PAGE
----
Juror # 2 sets out to force his opinion of the evidence on the others to get the deliberation over with and considers the evidence overwhelming.  Juror # 8 to the surprise of the other eleven jurors cast a not guilty vote and then spends the rest of the trial bringing common sense and non prejudicial eyes to the evidence.

The play is really a look at the interactions of different personalities and experiences in a room where the life of a young man is at stake.  It looks at how one determined individual can turn a group of eleven around and even the very opinionated and very determined Juror # 2.  It also looks at how we can let our previous life experiences and our prejudices affect our judgement at times.

What isn’t considered as much is the life that was taken.  It seems sad that the prosecutors and defense lawyers did such a poor job of examining the evidence in the trial.  It would seem the juror would not normally have to make so many interpretations of the evidence before reaching such an important decision.   In the end the man isn’t so much proved innocent but there is enough doubt that jurors do not make a guilty decision.  After watching this play, I could only think, though it is my duty to be on a jury, I consider myself lucky that I never had to have the life of a man or woman in my hands.  Now I understand that hopefully most trials don’t have this type of dynamics.  Obviously the play was written with these flaws built in to setup the jury interactions.

Foreman is man who is impressed with the authority who  handles himself quite formally.
Juror # 2 is a meek, hesitant woman who finds it difficult to maintain any opinions of her own, easily swayed.  Juror # 3 is very strong, forceful, humorless, opinionated man with a streak of mean.  Juror # 4 is woman of some wealth, who is experienced speaker, who presents herself well at all times.  Juror # 5 is younger man who is reserved but emotional at time.  Juror # 6 is slow witted woman who listens and slowly makes her decisions.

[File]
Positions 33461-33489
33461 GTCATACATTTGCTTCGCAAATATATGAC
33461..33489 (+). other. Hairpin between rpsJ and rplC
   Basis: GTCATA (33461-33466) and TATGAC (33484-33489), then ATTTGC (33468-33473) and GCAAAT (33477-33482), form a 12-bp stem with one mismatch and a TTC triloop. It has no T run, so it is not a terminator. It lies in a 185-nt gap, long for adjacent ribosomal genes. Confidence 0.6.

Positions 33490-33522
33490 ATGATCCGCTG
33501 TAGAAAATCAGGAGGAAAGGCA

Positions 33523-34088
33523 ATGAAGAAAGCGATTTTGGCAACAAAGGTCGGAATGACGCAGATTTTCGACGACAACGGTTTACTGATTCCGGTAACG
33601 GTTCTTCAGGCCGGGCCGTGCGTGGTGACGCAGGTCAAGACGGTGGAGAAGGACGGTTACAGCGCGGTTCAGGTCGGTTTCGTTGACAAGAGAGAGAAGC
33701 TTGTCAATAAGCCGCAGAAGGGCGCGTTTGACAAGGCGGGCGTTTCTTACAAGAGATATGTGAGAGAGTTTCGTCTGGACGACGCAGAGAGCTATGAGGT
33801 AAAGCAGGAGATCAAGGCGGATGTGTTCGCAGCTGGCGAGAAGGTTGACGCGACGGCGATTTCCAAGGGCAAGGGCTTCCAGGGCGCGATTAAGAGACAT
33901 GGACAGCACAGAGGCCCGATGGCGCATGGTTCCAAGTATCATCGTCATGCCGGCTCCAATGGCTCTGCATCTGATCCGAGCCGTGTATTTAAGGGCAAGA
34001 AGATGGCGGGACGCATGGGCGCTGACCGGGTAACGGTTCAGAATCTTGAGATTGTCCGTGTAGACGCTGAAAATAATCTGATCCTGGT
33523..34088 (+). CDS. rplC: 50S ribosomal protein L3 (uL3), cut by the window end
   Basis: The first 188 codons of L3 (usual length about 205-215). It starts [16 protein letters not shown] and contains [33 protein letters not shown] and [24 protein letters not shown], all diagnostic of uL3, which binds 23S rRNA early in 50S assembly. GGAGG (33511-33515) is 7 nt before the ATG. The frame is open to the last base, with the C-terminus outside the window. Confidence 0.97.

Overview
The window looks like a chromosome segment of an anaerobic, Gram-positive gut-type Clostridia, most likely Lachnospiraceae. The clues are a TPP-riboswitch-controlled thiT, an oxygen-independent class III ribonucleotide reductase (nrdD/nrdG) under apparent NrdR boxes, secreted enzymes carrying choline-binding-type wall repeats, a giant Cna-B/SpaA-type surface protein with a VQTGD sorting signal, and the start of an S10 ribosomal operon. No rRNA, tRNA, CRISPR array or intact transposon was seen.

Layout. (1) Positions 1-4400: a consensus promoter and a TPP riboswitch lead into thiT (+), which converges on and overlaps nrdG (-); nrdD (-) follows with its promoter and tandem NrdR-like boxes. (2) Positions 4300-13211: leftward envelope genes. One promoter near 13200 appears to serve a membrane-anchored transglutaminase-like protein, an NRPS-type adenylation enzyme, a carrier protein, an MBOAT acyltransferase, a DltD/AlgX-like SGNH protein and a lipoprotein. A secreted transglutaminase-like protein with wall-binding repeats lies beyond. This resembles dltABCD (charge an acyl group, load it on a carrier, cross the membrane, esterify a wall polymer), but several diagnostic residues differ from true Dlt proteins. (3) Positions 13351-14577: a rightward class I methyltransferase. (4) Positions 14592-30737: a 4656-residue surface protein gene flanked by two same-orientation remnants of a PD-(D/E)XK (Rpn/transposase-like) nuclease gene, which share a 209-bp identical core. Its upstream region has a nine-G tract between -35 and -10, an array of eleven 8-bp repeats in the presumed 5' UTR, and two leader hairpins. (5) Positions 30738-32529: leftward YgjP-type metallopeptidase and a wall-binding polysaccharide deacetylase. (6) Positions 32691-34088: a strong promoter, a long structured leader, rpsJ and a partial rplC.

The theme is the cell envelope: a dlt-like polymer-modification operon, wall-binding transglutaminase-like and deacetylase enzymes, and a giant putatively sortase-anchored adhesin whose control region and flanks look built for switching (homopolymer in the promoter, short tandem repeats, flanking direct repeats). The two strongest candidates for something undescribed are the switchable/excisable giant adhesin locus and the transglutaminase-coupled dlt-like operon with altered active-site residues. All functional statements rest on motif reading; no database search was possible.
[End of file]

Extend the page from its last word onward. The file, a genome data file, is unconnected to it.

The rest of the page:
Juror # 7 is a loud, flashy woman who works at department store and feels the jury time is beneath her.  She is quick tempered and makes opinions quickly. Juror # 8 is quiet, thoughtful, gentle man of common sense who does not rush to form opinions and seeks truth and justice.  Juror # 9 is mild gentle old man in the sunset of life, who lacks the strength to be strong in his opinion.  Juror # 10 is angry bitter woman who places no value on human life and speaks her mind easily and seems highly prejudiced.  Juror # 11 is refuge from overseas, who came to country just a few years earlier and has a more realistic perspective on prejudice as he has experienced it.  Juror # 12 is a slick, superficial advertising man who looks at life through the eyes of sales and dollar signs.

Play produced by special arrangement with the Dramatic Publishing Company of Woodstock, Illinois.

Tennessee Valley Theatre sponsors: Middle Tennessee Gas, Volunteer Electric, Dayton Utilities, Phil Hodge and the Plateau Group.